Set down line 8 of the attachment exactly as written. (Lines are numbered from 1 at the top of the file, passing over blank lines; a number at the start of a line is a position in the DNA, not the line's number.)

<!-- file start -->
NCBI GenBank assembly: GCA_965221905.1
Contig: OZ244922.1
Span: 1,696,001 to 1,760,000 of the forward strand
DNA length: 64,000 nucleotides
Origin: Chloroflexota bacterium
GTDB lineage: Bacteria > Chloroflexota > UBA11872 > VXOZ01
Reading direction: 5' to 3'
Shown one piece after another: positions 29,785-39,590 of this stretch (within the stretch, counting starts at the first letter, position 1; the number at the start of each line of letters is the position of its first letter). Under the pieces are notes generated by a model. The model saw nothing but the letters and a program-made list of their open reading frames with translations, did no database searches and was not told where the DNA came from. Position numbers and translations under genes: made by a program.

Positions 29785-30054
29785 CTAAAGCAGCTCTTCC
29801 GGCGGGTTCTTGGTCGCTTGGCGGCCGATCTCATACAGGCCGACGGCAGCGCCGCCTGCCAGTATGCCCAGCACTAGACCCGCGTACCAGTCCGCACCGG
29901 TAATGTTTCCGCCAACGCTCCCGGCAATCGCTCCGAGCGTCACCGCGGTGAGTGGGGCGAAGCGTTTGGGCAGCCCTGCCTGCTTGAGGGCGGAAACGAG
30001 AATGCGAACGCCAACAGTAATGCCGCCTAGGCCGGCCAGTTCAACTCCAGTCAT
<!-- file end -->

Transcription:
Shown one piece after another: positions 29,785-39,590 of this stretch (within the stretch, counting starts at the first letter, position 1; the number at the start of each line of letters is the position of its first letter). Under the pieces are notes generated by a model. The model saw nothing but the letters and a program-made list of their open reading frames with translations, did no database searches and was not told where the DNA came from. Position numbers and translations under genes: made by a program.